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[231] Disgrace – J.M. Coetzee

Disgrace“Exactly. Good or bad, he just does it. He doesn’t act on principle but on impulse, and the source of his impulses is dark to him . . . His madness was not of the head, but heart.” [33]

Although I am not extremely keen on the sparse style of Disgrace, Coetzee’s incredible ability to infuse a number of important topics and interlock them through such sparseness is not to be disputed. Set in post-apartheid South Africa, Disgrace tells the story of a communication professor who seduces one of his students purely out of his lust and impulse. The twice-divorced man at the age of 52 is incapable of affection and moral forbearance—his life after divorce exists in an anxious flurry of promiscuity. Forced to resign after an inquest in which he doesn’t feel remorseful for his wrong-doing, David Lurie takes refuge on his daughter’s farm in the Eastern Cape.

A dog will accept the justice of that: a beating for a chewing. But desire is another story. No animal will accept the justice of being punished for following its instincts. [90]

As terror and violence unleash so close to home, Lurie and his daughter are forced to come to terms with the aftermath of an attack on the farm in which Lucy Lurie is raped and impregnated and David is brutally assaulted. While the plot is simple and linear, the meanings of Disgrace are layered. Lurie’s disgrace is not so much his act of promiscuity across generations in an academic setting as his ignorant exploitation of another human being to fill his emotional needs. Lurie does not come to realize his outrageous mistakes, which he previously defends as his rights, a vanity, until his own daughter is raped by robbers at the farm.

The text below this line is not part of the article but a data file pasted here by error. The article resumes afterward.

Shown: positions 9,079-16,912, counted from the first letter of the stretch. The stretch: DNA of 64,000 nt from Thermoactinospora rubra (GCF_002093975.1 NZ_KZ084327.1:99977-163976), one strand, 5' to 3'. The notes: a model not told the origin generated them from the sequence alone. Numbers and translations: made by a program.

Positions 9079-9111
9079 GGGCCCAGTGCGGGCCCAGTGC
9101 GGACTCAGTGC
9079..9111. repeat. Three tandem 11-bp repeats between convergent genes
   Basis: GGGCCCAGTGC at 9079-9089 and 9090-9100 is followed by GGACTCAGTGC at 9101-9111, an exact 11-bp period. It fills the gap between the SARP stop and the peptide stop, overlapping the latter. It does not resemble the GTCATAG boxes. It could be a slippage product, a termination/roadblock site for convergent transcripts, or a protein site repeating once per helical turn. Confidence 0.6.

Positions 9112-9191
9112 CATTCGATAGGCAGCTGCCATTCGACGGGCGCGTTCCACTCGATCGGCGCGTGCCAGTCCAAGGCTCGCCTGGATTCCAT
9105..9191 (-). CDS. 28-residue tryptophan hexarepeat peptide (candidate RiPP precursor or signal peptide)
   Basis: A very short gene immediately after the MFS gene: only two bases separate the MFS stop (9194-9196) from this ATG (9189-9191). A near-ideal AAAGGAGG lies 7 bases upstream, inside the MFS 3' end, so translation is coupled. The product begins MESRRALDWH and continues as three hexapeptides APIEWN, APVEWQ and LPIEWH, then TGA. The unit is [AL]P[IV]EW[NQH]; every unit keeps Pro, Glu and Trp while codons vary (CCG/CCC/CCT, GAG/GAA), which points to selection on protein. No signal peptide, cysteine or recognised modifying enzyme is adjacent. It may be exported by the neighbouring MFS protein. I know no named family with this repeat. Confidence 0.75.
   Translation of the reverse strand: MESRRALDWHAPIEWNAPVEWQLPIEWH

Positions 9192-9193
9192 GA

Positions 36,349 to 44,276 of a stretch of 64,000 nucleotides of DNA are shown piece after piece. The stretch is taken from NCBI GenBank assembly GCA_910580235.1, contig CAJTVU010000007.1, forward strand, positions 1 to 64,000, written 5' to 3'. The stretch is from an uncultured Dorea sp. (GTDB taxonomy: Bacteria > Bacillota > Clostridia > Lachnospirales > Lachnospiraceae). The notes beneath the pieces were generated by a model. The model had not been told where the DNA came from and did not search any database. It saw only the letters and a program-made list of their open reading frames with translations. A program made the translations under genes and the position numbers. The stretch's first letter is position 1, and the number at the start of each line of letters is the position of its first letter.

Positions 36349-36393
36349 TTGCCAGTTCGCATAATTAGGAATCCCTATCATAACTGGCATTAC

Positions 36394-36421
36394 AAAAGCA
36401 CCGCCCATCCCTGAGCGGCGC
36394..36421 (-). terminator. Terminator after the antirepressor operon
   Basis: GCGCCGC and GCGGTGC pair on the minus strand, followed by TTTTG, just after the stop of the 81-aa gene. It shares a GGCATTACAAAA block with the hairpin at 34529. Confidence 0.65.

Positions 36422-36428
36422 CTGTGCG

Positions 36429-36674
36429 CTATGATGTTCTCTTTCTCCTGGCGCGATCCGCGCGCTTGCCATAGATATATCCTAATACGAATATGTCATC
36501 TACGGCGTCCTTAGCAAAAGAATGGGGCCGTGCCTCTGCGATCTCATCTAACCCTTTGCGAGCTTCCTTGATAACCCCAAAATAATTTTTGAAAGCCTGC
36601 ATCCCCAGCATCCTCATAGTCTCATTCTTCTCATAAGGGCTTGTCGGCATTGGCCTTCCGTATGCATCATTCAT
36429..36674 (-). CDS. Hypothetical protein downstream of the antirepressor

I lack the lyrical. I manage love too well. Even when I burn I don’t sing, if you understand me. For which I am sorry. I am sorry for what I took your daughter through. You have a wonderful family. I apologize for the grief I have caused you and Mrs. Issacs. I ask for your pardon. [171]

Disgrace is a book meant to be read over and over again in order to fully grab its meanings. The steely intelligence that evokes from the simplicity of the writing is wrapped up in layers of truths is calling readers to cultivate. The sparse prose encompasses some of the larger issues that surpass Lurie’s own embarrassing drama: religion, sexuality, power, free will, and politics. The shifting of power in post-apartheid South Africa is being micro-translated, played out in Lurie’s crisis. That a man like Davud Lurie, the white South African alpha-male type is no longer in possession of power he once did, Lurie, in dealing with his scandal, is forced to rethink his whole world at an age that he believes he is too old to make changes. Once a snob who was contemptuous of others, Lurie suddenly has to face the truth that all his available energy has long ago been exhausted on things that don’t really matter. Physically and intellectually, he has been knocked down so disgracefully. The novel, with its expansiveness of thoughts on both individual and societal level, is literature at its best.